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Recall Election Heats Up: Gov. Newsom Trades Fire with Larry Elder

Elder blames Newsom for California’s homelessness crisis and the unaffordable housing market. According to him, Newsom is responsible for unreasonable COVID-19 restrictions and heavy-handed environmental regulations.

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California Governor Gavin Newsom (then Lieutenant Governor) riding in the Golden State Warriors Parade in Oakland, California 6/12/18

Larry Elder

Until recently, Gov. Newsom’s strategy for responding to the litany of attacks he has received from Larry Elder, the Republican frontrunner in the upcoming Sept. 14 recall election,,  has been to not respond directly to them.

Newsom’s responses have focused on his accomplishments, indirectly alluding to Elder’s attacks, and especially warning voters that if Republicans succeed in the recall, Trumpism would be in charge of the state.

But a little over a week ago, as Newsom spoke before phone bankers at a restaurant in San Jose, he brought up a number of Elder’s positions that clash with the views of a majority of Californians.

Elder, a former lawyer and Los Angeles-based conservative talk radio host, is opposed to a minimum wage. He is skeptical about climate change. He supports school choice and offshore drilling. He is against school mask mandates and would eliminate vaccination validation and mandatory testing for those who are not vaccinated.

“He actually wrote an op-ed saying women are not as smart as men on issues of civic affairs, on issues of economics, on issues of politics,” Newson said.

Last week, Newsom’s campaign released an ad that features a picture of Elder with Trump.

Elder has pushed back on the association with Trump. “The idea that they’re trying to characterize my campaign as some sort of extension of you-know-who is unfair to me,” Elder told ABC’s Eyewitness News. “I am an insurgent candidacy – 1.7 million Californians signed the recall petition. A quarter of them were Independents and Democrats who voted for the man just two years earlier.”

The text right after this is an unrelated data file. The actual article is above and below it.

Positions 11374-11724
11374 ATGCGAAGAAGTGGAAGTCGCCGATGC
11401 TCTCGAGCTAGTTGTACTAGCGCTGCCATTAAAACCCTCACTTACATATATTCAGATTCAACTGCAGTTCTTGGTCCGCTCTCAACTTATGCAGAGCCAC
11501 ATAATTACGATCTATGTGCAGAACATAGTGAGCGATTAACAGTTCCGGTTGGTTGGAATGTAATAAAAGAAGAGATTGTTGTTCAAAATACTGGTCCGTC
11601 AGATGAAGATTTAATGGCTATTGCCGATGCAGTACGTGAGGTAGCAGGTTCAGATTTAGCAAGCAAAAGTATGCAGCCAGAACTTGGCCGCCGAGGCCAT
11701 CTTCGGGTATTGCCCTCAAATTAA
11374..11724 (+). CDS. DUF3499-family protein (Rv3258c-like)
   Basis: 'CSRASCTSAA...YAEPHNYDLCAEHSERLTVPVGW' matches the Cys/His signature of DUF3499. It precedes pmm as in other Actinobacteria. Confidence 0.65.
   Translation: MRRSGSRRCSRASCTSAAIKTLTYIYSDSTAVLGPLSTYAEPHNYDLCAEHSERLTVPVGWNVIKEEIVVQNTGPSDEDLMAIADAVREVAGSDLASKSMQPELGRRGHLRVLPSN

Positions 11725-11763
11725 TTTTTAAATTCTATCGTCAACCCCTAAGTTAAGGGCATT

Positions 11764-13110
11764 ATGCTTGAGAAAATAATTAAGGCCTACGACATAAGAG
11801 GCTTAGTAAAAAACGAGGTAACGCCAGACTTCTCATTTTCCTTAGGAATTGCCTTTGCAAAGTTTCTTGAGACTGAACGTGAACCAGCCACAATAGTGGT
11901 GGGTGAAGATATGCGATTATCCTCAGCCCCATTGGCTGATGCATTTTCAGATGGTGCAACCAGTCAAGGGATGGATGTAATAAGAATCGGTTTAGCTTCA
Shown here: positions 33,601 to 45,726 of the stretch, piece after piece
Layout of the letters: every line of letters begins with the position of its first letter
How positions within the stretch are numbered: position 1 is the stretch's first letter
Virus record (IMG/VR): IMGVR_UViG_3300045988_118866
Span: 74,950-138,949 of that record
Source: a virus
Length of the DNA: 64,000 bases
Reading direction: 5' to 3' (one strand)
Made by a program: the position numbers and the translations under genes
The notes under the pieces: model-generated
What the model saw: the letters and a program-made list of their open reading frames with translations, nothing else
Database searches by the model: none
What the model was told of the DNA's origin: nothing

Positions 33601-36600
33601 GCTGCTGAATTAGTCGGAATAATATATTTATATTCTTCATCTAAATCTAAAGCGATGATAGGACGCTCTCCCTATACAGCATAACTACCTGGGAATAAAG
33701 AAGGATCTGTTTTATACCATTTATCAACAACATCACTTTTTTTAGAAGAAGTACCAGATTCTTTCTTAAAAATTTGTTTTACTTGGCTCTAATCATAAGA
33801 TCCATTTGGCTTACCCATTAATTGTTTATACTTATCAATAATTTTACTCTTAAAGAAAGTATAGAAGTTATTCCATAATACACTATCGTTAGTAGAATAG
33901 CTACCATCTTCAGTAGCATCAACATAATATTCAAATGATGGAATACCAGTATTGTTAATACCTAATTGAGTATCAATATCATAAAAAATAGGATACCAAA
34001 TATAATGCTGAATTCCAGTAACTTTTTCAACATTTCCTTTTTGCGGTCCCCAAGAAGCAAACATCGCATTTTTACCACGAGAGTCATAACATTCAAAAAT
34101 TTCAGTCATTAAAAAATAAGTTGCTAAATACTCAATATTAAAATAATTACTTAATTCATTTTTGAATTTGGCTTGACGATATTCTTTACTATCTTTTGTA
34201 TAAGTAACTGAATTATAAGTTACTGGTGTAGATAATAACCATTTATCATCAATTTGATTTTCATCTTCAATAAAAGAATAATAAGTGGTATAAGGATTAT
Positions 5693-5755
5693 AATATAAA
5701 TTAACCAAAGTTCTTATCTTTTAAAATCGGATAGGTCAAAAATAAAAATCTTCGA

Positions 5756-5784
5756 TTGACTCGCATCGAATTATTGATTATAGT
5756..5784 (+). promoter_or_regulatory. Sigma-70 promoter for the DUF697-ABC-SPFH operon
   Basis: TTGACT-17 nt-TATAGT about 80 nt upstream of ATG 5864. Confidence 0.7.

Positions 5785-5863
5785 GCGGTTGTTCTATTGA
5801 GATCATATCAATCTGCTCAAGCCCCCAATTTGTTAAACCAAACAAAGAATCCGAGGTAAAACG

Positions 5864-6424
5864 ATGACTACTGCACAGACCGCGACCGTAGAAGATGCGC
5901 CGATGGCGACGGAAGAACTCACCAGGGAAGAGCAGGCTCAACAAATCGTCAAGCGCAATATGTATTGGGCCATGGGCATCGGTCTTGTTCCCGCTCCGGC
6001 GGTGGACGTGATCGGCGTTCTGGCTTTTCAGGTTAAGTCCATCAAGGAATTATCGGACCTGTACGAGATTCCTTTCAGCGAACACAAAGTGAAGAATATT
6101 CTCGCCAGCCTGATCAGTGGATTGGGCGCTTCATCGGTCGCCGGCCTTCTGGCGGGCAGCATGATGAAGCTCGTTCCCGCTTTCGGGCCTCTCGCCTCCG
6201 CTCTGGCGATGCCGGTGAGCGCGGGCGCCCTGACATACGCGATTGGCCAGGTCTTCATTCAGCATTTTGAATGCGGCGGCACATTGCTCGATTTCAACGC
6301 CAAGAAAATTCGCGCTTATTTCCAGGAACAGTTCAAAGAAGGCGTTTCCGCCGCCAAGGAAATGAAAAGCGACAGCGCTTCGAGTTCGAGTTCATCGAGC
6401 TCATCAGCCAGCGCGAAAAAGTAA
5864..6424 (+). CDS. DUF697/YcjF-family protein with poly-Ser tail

Regarding Trump and the legitimacy of 2020 presidential election, Larry Elder flipflopped after he told the Sacramento Bee’s editorial board on Aug. 2 that he did not believe that Joe Biden stole the election.

Later, on his talk radio show “The Morning Answer,” after receiving backlash in conservative circles for disagreeing with Trump, Elder changed his tune. He claimed the Sacramento Bee sound bite had been edited.

“So, do I believe that there were all sorts of shenanigans in the election? Absolutely. But Joe Biden is sitting there in 1600 Pennsylvania Avenue, and Donald Trump is in Florida. So, let’s just move on and try to figure out what we can do to win in 2024,” Elder said.

Elder blames Newsom for California’s homelessness crisis and the unaffordable housing market. According to him, Newsom is responsible for unreasonable COVID-19 restrictions and heavy-handed environmental regulations.

Recently Elder went toe-to-toe with progressive radio host Tavis Smiley, who broadcasts from KBLA Talk 1580 in Los Angeles. Smiley challenged Elder on his opposition to reparations for African Americans for the atrocities of slavery and the financial losses Blacks suffered due to Jim Crow laws and systemic racism.

“Systemic racism is not the problem,” Elder said. Instead, he blamed “the welfare state, which, he says, is the reason “the Black family unit” has been torn apart.